In cybersecurity, it typically doesn’t matter how much code is in place to protect individuals if they don’t use prudence and vigilance to stop themselves from falling victim to attacks.
This wisdom appears to be true even when referring to the cryptocurrency community and mining malware, according to a report by cybersecurity company Proofpoint.
“Email remains the top attack vector. Threats range from spam that clogs inboxes and wastes resources to email fraud that can cost organizations and people millions of dollars… And mainstream interest in cryptocurrency is driving advances in malware and new approaches to phishing and cyber crime,” the company wrote in its latest Human Factor Report.
Proofpoint found that up to 95% of attacks through fake browser and plugin updates used social engineering to trick people into installing malware and willingly executing it on their computers.
All of this might also be due to the fact that suspicious and impostor domains outnumbered their brand-registered counterparts by a factor of 20. A user that sees a piece of software coming from what they perceive as a legitimate company is more likely to click on it.
The report also found that more than half of attacks carried out on social media come from spoofed customer support accounts, although the rest of it might be attributed to the way that malware propagates through social media using known contacts of an infected person.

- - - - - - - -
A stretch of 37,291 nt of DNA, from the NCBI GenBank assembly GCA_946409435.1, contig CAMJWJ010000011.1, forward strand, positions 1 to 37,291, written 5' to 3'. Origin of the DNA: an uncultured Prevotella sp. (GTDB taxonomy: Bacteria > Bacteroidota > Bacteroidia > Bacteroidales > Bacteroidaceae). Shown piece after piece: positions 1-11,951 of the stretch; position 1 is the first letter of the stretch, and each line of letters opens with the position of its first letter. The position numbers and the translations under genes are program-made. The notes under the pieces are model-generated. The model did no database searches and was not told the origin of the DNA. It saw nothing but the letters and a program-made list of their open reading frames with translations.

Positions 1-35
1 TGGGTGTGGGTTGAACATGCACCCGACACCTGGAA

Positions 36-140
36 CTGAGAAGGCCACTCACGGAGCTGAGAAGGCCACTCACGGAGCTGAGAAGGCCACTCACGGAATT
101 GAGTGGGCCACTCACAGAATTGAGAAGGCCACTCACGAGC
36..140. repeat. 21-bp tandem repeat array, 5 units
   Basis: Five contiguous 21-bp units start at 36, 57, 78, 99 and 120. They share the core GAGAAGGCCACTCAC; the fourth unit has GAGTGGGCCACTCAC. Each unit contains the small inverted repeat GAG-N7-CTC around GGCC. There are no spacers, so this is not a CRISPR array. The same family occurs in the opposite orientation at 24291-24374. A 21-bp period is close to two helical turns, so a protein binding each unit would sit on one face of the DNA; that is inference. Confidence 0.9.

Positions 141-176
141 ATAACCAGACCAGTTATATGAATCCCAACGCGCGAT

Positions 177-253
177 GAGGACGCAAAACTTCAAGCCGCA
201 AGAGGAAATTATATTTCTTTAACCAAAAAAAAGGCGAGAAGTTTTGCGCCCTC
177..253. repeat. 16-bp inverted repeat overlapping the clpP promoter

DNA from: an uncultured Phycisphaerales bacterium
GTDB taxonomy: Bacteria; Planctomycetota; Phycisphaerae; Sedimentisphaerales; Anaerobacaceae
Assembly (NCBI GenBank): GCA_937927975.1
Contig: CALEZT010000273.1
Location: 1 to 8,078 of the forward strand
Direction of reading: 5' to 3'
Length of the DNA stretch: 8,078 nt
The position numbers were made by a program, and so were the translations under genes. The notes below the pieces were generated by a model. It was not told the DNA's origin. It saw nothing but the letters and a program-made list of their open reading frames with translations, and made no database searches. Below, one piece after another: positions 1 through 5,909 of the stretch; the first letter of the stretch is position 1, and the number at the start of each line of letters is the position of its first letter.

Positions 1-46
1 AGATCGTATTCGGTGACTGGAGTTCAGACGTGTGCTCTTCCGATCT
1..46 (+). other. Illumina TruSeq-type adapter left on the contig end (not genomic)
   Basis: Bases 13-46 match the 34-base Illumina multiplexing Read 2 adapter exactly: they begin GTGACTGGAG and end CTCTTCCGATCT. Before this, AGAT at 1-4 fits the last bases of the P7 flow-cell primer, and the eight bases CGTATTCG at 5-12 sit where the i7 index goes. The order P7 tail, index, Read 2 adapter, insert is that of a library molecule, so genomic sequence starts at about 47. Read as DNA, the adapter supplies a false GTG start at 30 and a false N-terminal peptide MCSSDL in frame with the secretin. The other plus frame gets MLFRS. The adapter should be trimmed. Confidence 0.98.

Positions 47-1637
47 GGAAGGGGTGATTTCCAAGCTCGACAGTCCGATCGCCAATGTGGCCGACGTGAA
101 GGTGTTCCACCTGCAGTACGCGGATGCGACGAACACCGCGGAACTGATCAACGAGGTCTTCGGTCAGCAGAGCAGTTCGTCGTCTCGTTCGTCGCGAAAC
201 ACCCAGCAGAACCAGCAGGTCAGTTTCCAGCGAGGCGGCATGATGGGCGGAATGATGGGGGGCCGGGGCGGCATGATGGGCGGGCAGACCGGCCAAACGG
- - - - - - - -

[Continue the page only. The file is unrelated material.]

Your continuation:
In email attacks, we can see the highest rate of growth in the number of cryptomining malware infections.
“Observed network traffic of coin mining bots jumped almost 90% between September and November . This threat activity closely mirrored the rise and fall of the value of Bitcoin,” the report added.
Although we already know that instances of cryptojacking are at an all time high thanks to reports from Symantec, there wasn’t yet a lot of insight into how these attacks are carried out.
It turns out that humans continue to be the greatest vulnerability in any system, meaning that companies may have to begin constructing new policies lest they lose most of their computing resources to cryptojackers.